What should we call the national mammal of the United States – bison or buffalo? Actually, the two are distinctly different. “Bison” is the scientific name for the animals that live in North America and Europe. Distantly related are “true” buffalo (Cape and water buffalo), native to Africa and Asia.
It’s likely that the term “buffalo” has European origins. Many of the English military of the 17th century wore a type of jacket called a “buff coat”, made of un-dyed leather. Historians believe the term “buffalo” may have evolved from the French word “boeuf”, meaning beef animal or ox. Scientifically correct or not, buffalo has become the common name widely used today.
Bison are the largest mammal in North America, reaching 1000 to 2000 pounds in adulthood. Indigenous people found a use for each and every part of the majestic animal. Hides became tepee coverings, bedding, clothes, moccasins, and robes. Bison hair created rope and halters. Bison horns formed dishes, spoons and ladles. Hooves transformed into rattles and dried bison manure burned as fuel.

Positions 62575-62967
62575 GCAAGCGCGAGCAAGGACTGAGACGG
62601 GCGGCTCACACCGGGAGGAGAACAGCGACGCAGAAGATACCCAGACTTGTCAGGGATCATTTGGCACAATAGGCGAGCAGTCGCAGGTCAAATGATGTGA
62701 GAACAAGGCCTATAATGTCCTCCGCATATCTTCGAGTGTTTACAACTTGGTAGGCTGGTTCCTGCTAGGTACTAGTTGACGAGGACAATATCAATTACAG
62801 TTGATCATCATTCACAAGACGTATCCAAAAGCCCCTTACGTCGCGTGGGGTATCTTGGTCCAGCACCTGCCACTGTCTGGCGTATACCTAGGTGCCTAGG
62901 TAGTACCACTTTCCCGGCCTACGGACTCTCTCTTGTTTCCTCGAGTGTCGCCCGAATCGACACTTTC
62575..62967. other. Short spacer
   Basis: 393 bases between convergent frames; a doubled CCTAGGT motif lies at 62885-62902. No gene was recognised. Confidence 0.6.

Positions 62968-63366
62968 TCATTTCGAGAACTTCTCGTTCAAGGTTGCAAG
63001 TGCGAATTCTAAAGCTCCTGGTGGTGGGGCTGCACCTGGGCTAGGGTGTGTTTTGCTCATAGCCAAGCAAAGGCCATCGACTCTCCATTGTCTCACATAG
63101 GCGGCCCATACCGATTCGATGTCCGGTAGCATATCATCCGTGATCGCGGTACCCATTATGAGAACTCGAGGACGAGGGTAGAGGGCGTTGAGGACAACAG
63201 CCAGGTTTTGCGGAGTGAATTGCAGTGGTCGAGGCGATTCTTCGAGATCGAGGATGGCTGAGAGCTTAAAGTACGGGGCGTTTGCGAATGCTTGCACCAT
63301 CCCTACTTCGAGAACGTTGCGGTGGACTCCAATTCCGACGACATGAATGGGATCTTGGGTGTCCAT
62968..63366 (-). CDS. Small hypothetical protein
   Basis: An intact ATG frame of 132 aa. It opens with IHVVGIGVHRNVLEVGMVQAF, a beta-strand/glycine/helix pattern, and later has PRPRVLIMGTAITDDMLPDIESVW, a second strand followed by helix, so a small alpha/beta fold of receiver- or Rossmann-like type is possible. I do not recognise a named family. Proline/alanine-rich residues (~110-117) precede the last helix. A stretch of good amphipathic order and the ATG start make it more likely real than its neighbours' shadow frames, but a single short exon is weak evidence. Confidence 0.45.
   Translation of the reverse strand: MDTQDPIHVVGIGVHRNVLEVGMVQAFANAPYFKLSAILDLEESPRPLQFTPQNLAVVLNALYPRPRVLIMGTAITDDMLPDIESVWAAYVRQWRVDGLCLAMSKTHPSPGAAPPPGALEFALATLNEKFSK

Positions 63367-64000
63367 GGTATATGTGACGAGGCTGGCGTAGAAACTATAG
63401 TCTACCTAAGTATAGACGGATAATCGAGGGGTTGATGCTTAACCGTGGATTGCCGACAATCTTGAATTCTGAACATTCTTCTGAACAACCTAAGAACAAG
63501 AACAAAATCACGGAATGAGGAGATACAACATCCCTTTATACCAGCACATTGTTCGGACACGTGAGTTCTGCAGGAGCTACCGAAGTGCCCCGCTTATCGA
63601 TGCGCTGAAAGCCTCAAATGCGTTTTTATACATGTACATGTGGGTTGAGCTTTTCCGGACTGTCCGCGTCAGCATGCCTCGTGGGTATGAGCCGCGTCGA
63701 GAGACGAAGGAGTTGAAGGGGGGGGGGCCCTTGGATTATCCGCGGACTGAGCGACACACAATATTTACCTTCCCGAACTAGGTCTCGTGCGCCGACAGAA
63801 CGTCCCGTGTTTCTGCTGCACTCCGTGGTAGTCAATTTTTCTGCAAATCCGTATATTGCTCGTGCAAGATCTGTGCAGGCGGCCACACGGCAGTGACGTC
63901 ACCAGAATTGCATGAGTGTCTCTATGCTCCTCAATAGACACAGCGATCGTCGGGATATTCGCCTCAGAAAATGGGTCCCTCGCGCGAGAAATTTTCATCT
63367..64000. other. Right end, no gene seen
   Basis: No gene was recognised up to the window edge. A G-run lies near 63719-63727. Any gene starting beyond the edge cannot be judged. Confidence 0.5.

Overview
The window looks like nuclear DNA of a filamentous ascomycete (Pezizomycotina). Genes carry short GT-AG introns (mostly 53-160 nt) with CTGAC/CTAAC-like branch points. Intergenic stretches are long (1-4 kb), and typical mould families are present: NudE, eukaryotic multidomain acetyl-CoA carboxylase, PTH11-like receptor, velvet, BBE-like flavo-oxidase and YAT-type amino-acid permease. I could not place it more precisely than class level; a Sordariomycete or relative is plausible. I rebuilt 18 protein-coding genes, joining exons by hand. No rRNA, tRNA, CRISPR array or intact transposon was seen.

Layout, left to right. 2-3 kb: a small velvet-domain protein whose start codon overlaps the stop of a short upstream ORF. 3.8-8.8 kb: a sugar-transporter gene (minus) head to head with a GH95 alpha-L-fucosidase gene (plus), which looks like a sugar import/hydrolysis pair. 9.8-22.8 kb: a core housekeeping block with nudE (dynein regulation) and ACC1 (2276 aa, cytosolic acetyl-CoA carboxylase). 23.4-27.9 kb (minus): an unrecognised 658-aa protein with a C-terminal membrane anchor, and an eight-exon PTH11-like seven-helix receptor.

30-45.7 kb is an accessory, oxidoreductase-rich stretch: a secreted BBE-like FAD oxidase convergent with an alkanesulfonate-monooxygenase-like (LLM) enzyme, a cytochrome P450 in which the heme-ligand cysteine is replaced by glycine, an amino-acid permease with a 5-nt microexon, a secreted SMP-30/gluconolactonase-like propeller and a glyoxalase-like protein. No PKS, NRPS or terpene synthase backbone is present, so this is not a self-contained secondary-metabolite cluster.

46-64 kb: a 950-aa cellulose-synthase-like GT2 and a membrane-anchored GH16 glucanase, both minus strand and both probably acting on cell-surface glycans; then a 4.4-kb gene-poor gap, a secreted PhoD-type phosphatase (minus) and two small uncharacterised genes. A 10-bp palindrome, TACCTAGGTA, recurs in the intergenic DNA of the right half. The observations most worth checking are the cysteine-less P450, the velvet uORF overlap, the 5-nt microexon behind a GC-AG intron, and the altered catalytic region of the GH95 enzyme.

There is no doubt that the lives of Indigenous people and bison have been intertwined since prehistoric times. Much like our ancestors, bison is the essential ingredient in our Pemmican Patty products. Our company strives to continue to honor the relationship between Indigenous people and bison for generations to come!